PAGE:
Norfolk man overcoming cancer urges everyone to get into gear and help beat the disease.
A FORMER train driver from near Norwich says it is down to research he has been able to come through kidney and bladder cancer to cycle 300 miles in a month for Cancer Research UK.
Dave Tyson, 57, is now urging others to sign up for the wheelie good cause’s Cycle 300 challenge. Participants will raise money for life-saving research by getting sponsored to pedal 300 miles during June.
Taking part need not be an uphill struggle as people can choose how, when and where they hit the target, whether they ride 10 miles a day, 75 miles a weekend or do it all in one go.
The fundraiser can be completed indoors or outdoors, solo or as part of a team, and cycling to work, the shops or doing a spin class all count towards the distance.
Father-of-one Dave spent 41 years in the railway industry, the majority of those driving trains across East Anglia. He started cycling to work during the latter years of his career and has continued riding in retirement.
He said: “I really enjoy the freedom. If it’s a nice day I’ll just go – it’s not an activity you have to plan for in advance. It’s a really good way of keeping fit and seeing some of the countryside.
“I thoroughly enjoyed Cycle 300, a challenge that made cycling a worthwhile and positive contribution to a very good organisation that’s doing a lot of important work.”
Dave found out there had been cancer in his left kidney three-and-a-half years ago. The first sign something was up came when his urine turned brown whilst on holiday in Mallorca. He visited his GP upon returning home and subsequent tests showed Dave’s kidney was deformed. Work to repair the organ failed, so it was removed, at which point doctors discovered the kidney had been affected by cancer.
It was thought there was a 50-50 chance the cancer would have spread to Dave’s bladder and that turned out to be the case. However, while he still needs regular check-ups, the treatment Dave has had so far appears to have worked.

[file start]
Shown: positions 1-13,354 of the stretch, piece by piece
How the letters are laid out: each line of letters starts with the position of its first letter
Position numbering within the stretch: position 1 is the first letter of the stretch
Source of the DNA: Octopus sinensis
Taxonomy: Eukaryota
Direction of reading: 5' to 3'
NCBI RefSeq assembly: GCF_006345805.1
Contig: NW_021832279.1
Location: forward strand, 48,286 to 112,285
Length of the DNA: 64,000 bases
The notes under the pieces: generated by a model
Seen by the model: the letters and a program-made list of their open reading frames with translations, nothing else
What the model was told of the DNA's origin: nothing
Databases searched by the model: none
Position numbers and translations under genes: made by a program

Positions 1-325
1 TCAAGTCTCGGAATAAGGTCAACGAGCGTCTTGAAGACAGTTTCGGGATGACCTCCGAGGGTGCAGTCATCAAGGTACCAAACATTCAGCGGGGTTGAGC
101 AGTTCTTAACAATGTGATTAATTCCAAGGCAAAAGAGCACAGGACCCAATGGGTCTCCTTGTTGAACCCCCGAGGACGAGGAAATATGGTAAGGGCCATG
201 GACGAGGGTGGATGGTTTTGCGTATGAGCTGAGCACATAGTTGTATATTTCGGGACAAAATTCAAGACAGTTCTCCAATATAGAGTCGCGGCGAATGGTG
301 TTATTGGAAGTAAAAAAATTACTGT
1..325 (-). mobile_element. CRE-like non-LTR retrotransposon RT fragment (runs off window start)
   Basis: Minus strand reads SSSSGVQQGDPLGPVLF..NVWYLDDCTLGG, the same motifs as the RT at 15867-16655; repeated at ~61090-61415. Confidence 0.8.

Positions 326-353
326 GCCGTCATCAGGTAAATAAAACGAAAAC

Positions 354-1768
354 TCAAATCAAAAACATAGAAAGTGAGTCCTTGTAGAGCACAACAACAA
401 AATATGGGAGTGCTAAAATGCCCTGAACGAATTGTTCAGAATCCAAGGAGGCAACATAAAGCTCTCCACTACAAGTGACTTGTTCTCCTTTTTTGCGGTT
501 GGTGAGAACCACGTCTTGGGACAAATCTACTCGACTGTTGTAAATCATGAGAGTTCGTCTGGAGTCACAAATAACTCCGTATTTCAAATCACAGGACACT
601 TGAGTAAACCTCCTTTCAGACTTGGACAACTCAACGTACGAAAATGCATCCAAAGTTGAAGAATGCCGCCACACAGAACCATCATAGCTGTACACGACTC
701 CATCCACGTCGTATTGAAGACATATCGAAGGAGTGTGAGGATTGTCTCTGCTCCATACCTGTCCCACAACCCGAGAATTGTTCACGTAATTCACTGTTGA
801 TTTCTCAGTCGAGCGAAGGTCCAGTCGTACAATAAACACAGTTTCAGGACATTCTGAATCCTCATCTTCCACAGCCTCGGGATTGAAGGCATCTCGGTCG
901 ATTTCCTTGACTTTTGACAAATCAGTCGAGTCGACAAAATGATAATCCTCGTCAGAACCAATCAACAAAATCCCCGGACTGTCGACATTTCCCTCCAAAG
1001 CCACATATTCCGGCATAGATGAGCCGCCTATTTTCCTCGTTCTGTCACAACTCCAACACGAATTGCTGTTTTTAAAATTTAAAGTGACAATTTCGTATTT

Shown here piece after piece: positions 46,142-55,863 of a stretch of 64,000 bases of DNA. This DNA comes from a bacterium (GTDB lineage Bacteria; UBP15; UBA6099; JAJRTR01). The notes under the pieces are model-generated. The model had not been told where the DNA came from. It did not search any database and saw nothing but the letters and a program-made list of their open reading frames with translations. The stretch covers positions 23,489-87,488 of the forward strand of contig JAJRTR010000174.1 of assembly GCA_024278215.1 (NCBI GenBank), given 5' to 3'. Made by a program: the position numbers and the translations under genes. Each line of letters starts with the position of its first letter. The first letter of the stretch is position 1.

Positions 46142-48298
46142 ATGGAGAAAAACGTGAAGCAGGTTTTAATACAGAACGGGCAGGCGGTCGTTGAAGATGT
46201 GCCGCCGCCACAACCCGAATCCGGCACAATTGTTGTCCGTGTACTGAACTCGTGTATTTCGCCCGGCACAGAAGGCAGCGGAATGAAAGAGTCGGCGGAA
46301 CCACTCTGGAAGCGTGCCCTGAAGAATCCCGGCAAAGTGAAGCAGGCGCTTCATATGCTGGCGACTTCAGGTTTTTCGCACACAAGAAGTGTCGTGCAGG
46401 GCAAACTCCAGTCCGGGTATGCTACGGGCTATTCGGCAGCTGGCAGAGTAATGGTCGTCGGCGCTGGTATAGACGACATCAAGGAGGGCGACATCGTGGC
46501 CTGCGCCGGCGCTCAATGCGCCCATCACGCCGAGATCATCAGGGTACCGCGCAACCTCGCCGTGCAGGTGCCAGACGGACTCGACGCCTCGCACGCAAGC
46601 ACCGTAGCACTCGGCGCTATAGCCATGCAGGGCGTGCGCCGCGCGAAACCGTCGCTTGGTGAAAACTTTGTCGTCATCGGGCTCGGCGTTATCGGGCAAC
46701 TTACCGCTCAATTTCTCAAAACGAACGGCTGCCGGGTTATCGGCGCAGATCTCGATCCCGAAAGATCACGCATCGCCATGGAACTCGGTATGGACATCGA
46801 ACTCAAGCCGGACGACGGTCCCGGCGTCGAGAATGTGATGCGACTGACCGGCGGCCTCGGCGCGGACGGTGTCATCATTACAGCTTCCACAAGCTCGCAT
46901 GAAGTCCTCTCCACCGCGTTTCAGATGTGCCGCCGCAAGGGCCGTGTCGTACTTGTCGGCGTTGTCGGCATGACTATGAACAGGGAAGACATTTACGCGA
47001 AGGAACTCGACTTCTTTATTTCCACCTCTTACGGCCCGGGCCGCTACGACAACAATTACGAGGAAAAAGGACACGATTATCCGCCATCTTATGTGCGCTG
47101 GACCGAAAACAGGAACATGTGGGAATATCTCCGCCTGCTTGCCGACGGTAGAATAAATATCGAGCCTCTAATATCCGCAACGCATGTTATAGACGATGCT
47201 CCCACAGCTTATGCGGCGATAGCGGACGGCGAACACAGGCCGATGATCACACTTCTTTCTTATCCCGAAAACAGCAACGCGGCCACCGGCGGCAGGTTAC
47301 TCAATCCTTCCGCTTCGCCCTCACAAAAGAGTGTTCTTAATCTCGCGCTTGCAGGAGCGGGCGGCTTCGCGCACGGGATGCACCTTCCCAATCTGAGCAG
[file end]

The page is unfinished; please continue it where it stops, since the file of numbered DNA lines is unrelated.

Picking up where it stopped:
He says he now feels “as fit and healthy as I’ve done for the last 20 years”, and is keen to express how the pedal power of people across Norfolk could help to advance cancer research and ensure more people like him survive.
“I know it’s a cliché, but you really don’t expect cancer to affect you. It’s because of research I’ve had relatively minor treatment that’s helped me to survive, move on and live a normal life, including taking part in Cycle 300. It’s worth taking part even if you only raise a small amount as everybody’s fundraising adds up to a massive and really important amount.”
Dave, whose mum sadly died from lung cancer and dad had skin cancer during his lifetime, managed to raise almost £2,000 when he took part.
In the East of England around 37,300 people are diagnosed with cancer every year*. Thanks to research, though, more people than ever across the UK are surviving for 10 years or more.
As Cancer Research UK celebrates its 20th anniversary, it is paying tribute to its supporters for the part they have played in this progress.
Michael Jarvis, the charity’s spokesperson for the region, said: “One in two of us will get cancer in our lifetime,** but all of us can play a part to help beat it. For the past 20 years, the incredible generosity and commitment of people like Dave has helped Cancer Research UK make discoveries that have saved countless lives and benefited millions of people around the world. But we have so much more to do.
“That’s why we hope Dave’s story can spark a chain reaction across Norfolk that will help us keep investing in science today to deliver the treatments of tomorrow. By signing up to Cycle 300 this June, commuters, weekend enthusiasts and gym bunnies alike can help the charity’s scientists go the distance and unlock new and better ways to beat the disease. We’ve come so far and we’ll go much further. Together, we will beat cancer.”
Cancer Research UK spent over £55 million in the East of England last year on some of the UK’s leading scientific and clinical research. Money raised by Cycle 300 is crucial to the pioneering work of doctors, nurses and scientists who are tackling cancer on all fronts.
Taking on the challenge has positive health benefits, too. Along with helping to build fitness and burn excess calories, cycling regularly encourages a healthier heart and can help to improve mood and sleep.
Join the challenge and receive a free fundraising pack at cruk.org/cycle300
Where to Next?
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